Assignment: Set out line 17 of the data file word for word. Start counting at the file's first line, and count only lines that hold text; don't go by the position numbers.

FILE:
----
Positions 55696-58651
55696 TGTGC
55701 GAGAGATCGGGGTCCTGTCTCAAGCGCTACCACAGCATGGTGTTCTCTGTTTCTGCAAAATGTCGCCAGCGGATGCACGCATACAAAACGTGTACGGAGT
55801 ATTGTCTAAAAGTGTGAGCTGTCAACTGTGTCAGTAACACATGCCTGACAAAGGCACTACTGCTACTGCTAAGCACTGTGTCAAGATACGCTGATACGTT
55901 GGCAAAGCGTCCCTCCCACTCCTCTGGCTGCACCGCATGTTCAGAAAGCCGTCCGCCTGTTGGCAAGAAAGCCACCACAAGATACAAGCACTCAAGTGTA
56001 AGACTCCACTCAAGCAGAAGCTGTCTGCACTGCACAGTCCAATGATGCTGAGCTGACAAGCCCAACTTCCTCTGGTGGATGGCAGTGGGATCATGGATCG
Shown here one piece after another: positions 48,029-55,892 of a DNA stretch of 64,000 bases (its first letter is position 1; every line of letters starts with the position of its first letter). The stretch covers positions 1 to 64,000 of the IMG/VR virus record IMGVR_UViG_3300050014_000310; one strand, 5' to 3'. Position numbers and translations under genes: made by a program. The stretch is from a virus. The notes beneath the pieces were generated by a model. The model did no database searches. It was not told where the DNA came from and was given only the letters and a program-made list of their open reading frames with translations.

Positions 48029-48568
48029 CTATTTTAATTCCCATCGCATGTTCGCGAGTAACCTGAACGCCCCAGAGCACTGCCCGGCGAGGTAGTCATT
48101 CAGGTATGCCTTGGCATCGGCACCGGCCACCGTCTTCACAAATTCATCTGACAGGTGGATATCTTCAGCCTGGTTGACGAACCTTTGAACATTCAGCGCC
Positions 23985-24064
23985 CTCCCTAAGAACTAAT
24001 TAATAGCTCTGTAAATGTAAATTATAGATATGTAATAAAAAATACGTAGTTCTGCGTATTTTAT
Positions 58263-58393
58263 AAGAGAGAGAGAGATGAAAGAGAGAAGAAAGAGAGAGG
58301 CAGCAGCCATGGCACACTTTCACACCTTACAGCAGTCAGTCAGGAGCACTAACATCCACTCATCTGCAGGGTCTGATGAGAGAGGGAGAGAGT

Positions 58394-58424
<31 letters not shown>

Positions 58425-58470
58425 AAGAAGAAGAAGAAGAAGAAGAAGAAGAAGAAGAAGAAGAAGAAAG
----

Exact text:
Positions 58394-58424